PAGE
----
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War coverage & local stations

March 5, 2003

It is a question every TV news director must answer whenever America sends troops abroad: How do you cover something thousands of miles from home like it's in your back yard?

"We have 67 full-time people in this newsroom, and I can say that all 67 know exactly what to do when the war comes," said Regent Ducas, news director of KCTV, Channel 5.

As stations in Kansas City draw up plans to cover a potential war in Iraq, some seem as gung-ho as the networks. KSHB, Channel 41, has built its own in-studio "war set."

KMBC, Channel 9, is taking a more conservative approach. News director Michael Sipes doesn't rule out the possibility that one of his reporters may be sent abroad. His plan, however, is to stick to the tried-and-true approach most TV stations follow in a time of war: video from the networks, supplemented by stories about local families who have loved ones serving abroad.

Sipes said that in one sense, the war in Iraq would not be that different from the 9/11 attacks. After a couple of days of watching the big story nonstop, "people will want to know what else is going on," he said.

While all four news directors emphasized that their war plans are not firm, KSHB already has donned its war paint once, if only for show.

The NBC affiliate on Monday pre-empted its late news for an "Action Against Iraq" special, complete with hometown experts, a foreign correspondent and its in-studio floor map of the Persian Gulf region. The map, which looks almost computer-generated in camera close-ups, will be used as a show-and-tell area to illustrate the progress of troops and pinpoint major skirmishes.

KSHB has assembled a team of eight local experts, many with Persian Gulf War experience, to provide analysis. In addition, its parent company, E.W. Scripps, has hired a foreign correspondent to cover the conflict exclusively for Scripps stations.

"We've been working on this for more than a month," said Channel 41 news director Debbie Bush. "We hope we never have to use it, but if we do we'll be ready."

KCTV, Channel 5, also pre-empted a newscast to carry a special on the countdown to war with Iraq. However, neither it nor KSHB was driven by world events, they said, but by something closer to home -- their Nielsen ratings.

KCTV's Feb. 19 special aired on a Wednesday, typically one of the worst-rated nights of the week for CBS and thus Channel 5. Since it was a special report, the program's rating was left out of the monthlong average for KCTV's 10 p.m. news. Likewise, KSHB's "Action Against Iraq" special aired on Monday -- one of NBC's worst-performing nights -- and likewise won't count against its late news average for the February "sweep," which ended Wednesday.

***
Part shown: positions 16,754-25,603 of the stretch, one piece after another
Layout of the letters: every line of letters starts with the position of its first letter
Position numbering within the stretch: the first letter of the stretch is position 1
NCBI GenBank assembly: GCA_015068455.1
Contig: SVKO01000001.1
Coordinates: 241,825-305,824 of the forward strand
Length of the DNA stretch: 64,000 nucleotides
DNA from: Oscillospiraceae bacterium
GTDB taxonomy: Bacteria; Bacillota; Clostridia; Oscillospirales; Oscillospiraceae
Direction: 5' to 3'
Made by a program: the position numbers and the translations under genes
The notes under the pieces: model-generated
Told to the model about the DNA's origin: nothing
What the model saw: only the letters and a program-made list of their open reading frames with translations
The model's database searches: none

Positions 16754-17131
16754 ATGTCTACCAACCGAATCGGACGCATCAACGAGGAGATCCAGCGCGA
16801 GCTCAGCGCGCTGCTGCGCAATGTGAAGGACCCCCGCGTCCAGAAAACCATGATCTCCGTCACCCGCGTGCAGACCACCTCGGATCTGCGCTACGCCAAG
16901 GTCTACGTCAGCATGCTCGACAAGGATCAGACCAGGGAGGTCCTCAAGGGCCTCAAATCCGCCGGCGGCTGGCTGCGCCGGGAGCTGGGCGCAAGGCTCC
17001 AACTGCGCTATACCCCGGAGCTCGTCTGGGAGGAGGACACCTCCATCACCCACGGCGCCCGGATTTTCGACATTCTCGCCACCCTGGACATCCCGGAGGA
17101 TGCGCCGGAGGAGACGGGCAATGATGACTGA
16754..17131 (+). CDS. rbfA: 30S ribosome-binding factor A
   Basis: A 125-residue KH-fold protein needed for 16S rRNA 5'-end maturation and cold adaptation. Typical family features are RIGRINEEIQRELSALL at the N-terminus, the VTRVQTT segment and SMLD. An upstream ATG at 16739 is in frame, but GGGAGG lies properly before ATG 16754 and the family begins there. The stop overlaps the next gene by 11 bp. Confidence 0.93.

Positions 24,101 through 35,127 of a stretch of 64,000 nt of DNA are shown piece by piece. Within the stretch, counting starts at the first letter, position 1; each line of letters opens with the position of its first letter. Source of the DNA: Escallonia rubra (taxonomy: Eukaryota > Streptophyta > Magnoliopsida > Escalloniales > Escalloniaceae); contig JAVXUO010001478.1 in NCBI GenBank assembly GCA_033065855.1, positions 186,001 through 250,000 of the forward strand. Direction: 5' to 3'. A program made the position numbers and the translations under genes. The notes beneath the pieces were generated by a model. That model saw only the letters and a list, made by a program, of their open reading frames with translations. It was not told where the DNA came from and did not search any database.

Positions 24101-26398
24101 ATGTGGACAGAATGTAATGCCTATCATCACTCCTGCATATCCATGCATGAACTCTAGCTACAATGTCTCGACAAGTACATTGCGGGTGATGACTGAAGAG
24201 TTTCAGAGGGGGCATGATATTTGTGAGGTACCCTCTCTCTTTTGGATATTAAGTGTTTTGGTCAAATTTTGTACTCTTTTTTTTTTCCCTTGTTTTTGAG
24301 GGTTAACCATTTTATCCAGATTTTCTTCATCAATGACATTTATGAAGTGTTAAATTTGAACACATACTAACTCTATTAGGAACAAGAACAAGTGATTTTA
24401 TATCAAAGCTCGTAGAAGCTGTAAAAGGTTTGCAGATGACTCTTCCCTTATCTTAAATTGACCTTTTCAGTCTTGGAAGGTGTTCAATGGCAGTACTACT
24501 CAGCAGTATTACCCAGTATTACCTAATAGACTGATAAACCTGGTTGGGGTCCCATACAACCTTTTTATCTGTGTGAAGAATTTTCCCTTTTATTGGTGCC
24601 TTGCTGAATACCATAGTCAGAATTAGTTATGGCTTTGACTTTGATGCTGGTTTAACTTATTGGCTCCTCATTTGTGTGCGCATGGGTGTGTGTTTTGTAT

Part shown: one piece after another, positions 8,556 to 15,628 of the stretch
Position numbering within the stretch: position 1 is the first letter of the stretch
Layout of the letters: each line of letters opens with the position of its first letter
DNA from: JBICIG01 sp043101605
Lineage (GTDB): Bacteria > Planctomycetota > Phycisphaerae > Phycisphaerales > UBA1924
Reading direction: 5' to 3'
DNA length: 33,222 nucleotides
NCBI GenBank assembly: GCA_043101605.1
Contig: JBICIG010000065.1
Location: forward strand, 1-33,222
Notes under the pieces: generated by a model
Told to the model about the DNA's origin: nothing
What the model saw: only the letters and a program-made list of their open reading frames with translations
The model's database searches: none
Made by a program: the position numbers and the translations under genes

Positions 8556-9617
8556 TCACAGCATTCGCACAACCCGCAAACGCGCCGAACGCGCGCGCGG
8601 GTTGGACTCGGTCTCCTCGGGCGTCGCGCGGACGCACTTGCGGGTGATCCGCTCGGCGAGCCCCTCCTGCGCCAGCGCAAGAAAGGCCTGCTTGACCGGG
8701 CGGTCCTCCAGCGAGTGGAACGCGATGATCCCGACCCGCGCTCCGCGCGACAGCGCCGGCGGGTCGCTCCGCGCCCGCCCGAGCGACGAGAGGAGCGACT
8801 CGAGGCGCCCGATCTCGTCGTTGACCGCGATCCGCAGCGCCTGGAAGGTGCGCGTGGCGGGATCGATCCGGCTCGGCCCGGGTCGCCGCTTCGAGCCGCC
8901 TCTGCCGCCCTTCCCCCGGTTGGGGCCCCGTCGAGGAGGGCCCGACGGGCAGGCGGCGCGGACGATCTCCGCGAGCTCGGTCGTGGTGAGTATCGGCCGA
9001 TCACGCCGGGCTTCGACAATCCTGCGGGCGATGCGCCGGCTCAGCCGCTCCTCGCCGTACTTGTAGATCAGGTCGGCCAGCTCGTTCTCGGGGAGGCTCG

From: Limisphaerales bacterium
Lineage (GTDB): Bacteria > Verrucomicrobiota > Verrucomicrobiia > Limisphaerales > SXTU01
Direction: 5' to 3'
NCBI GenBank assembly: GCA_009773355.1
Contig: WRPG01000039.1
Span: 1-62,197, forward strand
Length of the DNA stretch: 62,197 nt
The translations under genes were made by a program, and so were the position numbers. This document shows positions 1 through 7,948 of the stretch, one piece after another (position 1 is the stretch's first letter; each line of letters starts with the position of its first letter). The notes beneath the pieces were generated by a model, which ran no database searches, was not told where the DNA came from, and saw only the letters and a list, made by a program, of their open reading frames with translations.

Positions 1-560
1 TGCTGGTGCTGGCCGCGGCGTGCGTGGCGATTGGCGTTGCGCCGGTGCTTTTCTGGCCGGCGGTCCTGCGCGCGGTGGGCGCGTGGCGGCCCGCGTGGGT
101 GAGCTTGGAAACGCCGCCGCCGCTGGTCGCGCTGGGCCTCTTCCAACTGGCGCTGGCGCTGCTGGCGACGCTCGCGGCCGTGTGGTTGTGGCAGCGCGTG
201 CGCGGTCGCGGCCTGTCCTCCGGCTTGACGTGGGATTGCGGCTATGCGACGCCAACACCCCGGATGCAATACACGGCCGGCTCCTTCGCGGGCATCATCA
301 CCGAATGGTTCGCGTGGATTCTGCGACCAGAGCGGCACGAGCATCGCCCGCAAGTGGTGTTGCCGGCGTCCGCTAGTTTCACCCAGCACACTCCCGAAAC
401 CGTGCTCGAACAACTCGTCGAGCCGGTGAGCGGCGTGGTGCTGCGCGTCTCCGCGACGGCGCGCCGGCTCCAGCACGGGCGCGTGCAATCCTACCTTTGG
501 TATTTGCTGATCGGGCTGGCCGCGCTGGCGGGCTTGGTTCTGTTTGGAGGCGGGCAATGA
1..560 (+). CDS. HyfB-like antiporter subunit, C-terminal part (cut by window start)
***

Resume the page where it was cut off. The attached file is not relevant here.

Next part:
To some degree, how to cover the war is out of the local news directors' hands because coverage is coordinated by parent companies. Each of these stations is owned by one of the 20 largest station holding groups in the United States.

Take WDAF, Channel 4. It's one of 34 stations owned by Fox Television, a subsidiary of News Corp. and the country's second-largest station group. Bryan McGruder, who became Channel 4's news director in December, said the Fox news directors have held meetings and "made arrangements for some sharing" of resources if war comes.

Like the Scripps stations, Fox stations across the country will share a foreign correspondent. KMBC's and KCTV's parent companies likely will do the same.

Local stations will have much more video to choose from compared with what was available during the gulf war. Take CNN, the only network present for the bombing of Baghdad in 1991. Back then the network offered a single feed to stations through its CNN Newsource service. Now it offers five video feeds and is currently testing a new system, called Pathfire, which will deliver many times that amount of information directly to video servers at the stations.

"They're expecting us to cover them in that first 72 hours," said Jack Womack, executive vice president of CNN in charge of Newsource. "We intend to be on top of it."

In addition, each station belongs to a video news service owned or co-owned by their parent network. It is the TV equivalent of a wire service, supplying news reports and live coverage. The national reporters for these services don't appear on network TV -- just local stations.

With all that to choose from, KMBC's Sipes says he will have plenty of war reporting to pass along to viewers without building a "war set" or calling on local experts.

"The networks are going to have a lot better people, expert-wise, than we would," Sipes said.

Indeed, industry reports say that the major networks have committed hundreds of people to the war effort, at an expense that could easily rise to $40 million per network. Those costs would rise if the fighting continues beyond a few weeks.